Association, Biofuel, Biorefinery, Clean technology, Government, Press Release, R&D, Regulation

Biofuture Platform launched

Ministers and high-level representatives of Argentina, Brazil, Canada, China, Denmark, Egypt, Finland, France, India, Indonesia, Italy, Morocco, Mozambique, Netherlands, Paraguay, Philippines, Sweden, United Kingdom, and Uruguay gathered together on November 16, 2017, in Bonn, Germany, and have decided to join efforts in a new government-led, multi-stakeholder Biofuture Platform designed to promote international coordination on advanced low carbon fuels and bioeconomy development.

Country representatives, in consultation with other stakeholders, shall develop the Platform´s activities in a flexible, opt-in model, taking into account how to best leverage the work of existing international institutions and initiatives (including CEM, FAO, GBEP, IEA, IEA Bioenergy, IRENA, Mission Innovation, SE4ALL, among others), and how to best address existing gaps, towards the following general goals:

• Promoting international collaboration and dialogue between policy makers, industry, academia, and other stakeholders

• Facilitating an enabling environment for advanced low-carbon fuel and bioeconomy-related investments

• Raising awareness and share analysis about the current status, potential, and advantages of low-carbon fuels and other advanced bioeconomy developments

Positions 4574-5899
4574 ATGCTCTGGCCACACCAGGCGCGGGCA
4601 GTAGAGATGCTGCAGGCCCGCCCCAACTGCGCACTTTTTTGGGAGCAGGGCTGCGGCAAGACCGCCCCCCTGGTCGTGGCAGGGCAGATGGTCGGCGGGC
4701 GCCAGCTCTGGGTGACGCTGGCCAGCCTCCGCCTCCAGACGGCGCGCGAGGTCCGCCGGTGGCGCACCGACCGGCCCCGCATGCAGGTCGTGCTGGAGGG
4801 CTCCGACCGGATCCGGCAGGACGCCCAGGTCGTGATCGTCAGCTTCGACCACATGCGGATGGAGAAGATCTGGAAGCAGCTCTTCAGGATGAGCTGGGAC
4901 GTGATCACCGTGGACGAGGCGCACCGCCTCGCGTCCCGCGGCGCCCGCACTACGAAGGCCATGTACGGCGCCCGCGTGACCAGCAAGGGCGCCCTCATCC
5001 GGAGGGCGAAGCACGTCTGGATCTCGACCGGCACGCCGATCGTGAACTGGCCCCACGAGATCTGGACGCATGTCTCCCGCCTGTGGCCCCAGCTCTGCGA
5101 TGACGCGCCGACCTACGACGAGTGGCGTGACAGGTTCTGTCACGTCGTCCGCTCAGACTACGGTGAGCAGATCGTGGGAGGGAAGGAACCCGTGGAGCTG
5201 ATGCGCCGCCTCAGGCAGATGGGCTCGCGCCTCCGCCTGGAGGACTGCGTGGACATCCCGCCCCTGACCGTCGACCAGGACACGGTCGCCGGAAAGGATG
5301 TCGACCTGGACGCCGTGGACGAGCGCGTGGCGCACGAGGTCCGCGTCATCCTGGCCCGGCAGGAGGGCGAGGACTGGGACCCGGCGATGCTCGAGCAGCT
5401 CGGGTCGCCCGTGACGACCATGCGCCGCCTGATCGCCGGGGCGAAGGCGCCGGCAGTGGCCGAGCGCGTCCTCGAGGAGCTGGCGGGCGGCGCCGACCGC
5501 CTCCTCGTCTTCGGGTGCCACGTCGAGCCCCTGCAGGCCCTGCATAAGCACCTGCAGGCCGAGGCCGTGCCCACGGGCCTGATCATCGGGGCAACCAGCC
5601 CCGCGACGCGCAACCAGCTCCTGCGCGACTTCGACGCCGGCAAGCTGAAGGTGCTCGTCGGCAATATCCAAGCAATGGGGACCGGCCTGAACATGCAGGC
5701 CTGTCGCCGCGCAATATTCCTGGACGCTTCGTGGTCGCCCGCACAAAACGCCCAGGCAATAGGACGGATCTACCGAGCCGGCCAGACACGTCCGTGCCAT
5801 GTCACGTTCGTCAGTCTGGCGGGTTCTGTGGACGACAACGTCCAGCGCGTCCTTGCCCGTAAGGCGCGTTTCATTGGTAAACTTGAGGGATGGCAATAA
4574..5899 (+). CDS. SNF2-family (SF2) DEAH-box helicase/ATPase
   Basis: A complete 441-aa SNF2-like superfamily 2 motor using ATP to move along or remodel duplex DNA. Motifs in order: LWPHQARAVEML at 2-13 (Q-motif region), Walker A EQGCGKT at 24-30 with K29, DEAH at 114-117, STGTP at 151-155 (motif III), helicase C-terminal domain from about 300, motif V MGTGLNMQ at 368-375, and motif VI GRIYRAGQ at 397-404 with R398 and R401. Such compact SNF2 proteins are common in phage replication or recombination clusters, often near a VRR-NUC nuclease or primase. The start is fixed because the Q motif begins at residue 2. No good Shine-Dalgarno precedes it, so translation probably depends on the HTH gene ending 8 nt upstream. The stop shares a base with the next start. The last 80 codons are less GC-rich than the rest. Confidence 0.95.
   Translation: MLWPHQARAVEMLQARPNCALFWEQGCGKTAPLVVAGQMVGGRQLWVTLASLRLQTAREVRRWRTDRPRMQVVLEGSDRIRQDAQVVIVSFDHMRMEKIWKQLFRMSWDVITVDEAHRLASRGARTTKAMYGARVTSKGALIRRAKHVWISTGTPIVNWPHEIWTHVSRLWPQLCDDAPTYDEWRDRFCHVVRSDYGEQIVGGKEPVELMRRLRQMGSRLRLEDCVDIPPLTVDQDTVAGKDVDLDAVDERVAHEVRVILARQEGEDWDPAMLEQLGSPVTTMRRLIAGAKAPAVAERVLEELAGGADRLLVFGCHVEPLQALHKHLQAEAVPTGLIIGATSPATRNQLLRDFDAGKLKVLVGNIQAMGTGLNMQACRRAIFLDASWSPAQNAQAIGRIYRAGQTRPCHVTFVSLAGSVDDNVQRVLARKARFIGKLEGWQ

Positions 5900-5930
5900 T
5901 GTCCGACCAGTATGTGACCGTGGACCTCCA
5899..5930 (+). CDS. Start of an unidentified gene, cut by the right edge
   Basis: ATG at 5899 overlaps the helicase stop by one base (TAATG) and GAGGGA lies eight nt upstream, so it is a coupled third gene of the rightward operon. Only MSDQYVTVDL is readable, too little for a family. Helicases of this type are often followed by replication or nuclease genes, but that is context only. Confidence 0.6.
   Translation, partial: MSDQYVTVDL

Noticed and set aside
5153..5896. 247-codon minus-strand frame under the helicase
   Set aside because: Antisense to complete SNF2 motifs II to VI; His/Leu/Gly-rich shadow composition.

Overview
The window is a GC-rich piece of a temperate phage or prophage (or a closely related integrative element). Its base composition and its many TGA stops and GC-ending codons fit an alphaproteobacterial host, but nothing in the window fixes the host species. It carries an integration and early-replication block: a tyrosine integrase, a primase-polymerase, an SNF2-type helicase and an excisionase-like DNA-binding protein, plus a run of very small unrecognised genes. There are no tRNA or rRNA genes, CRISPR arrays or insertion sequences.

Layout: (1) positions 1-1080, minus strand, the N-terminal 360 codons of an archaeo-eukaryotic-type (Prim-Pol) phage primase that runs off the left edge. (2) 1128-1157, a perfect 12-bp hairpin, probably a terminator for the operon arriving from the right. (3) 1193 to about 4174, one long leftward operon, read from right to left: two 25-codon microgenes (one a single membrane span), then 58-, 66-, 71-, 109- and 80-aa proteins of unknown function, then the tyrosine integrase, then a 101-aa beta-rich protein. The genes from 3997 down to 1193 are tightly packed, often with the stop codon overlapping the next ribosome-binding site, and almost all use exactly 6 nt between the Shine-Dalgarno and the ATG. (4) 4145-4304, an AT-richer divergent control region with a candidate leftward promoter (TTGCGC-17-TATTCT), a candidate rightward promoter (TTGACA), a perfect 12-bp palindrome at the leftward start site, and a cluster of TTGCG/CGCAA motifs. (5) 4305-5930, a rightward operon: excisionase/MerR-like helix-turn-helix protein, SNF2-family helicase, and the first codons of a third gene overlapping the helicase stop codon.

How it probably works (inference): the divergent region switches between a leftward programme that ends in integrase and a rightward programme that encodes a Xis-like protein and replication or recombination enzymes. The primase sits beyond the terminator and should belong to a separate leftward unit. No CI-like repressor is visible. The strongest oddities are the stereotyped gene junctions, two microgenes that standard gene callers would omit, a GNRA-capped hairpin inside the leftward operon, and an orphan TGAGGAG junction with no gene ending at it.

• Promoting research and development and share analysis, policy practices and information on R&D activities and needs

• Discussing how to effectively evaluate, share and promote sustainable practices for the production of biomass and the entire value chain life cycles.

The overarching objective behind the conformation of the Biofuture Platform is to increase the use of low carbon sources (i.e. sustainable bio-mass) as the feedstock for the production of energy, chemicals and materials. It has been estimated that, by 2050, half of world’s chemicals and materials could be produced from renewable resources.

In terms of energy, the need is critical. Bioenergy is key in several areas, including heating and transport, and particularly in heavy freight, maritime, and air transport where other practical options are scarce.

The platform will also address in limiting global warming to well below 20C above pre-industrial levels and pursue efforts to reach 1.5ºC by accelerating bioenergy and biofuels project efforts. However, this expanded bioeconomy must be based on sustainable practices to ensure unequivocal carbon savings and to avoid any other detrimental environmental, social or economic impacts.

Bioenergy and bio-based product deployment and investments are not growing quickly enough, according to the press statement, and the technology suffers from a number of barriers, including early stage scale challenges, financial risks, oil and feedstock price volatility and policy uncertain-ty. This is why creating the conditions for scaling up the low carbon bioeconomy is both an urgent and vital challenge.